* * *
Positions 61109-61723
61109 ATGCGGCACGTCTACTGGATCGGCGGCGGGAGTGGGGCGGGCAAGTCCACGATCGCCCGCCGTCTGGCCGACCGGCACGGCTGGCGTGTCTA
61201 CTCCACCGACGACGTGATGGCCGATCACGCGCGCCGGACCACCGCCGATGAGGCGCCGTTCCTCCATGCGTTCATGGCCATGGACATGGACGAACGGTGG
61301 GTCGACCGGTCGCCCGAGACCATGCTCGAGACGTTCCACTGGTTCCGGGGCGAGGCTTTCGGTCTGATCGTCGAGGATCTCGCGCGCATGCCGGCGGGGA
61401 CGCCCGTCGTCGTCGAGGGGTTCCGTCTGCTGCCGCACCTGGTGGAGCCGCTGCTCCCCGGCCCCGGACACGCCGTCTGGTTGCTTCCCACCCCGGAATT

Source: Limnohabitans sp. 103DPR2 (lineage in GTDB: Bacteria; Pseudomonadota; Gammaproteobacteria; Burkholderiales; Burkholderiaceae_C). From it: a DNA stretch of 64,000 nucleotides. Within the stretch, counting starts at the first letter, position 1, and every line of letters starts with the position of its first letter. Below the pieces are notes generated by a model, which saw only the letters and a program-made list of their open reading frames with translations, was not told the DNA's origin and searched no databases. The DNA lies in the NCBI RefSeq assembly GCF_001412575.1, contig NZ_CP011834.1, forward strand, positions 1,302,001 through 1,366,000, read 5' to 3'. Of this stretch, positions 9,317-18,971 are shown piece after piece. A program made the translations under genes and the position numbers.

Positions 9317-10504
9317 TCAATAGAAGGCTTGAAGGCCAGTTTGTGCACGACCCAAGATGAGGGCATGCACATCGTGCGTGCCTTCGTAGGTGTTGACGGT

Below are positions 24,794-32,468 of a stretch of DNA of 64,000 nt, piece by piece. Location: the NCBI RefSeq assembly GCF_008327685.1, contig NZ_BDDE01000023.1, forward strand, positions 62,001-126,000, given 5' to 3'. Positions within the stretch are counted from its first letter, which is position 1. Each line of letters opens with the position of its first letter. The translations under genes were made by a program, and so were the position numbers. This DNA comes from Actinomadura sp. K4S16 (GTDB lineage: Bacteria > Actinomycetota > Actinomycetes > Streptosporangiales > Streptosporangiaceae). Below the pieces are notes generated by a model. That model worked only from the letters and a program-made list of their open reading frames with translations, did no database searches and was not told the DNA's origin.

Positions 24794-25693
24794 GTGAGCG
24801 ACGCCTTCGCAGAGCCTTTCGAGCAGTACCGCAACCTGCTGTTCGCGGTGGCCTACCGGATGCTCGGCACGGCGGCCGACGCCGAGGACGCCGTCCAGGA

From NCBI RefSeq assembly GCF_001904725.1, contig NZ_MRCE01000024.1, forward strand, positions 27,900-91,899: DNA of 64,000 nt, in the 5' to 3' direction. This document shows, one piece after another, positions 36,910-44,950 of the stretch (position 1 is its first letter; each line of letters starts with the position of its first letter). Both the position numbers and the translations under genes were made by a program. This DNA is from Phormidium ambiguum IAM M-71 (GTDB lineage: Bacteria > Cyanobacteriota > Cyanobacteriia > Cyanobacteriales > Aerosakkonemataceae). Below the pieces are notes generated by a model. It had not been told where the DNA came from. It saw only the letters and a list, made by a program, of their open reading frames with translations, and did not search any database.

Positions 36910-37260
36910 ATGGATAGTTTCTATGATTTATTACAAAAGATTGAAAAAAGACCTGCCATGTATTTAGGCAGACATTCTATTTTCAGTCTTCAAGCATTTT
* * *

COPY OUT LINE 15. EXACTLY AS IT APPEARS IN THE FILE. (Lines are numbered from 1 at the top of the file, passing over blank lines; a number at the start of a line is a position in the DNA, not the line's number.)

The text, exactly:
36910 ATGGATAGTTTCTATGATTTATTACAAAAGATTGAAAAAAGACCTGCCATGTATTTAGGCAGACATTCTATTTTCAGTCTTCAAGCATTTT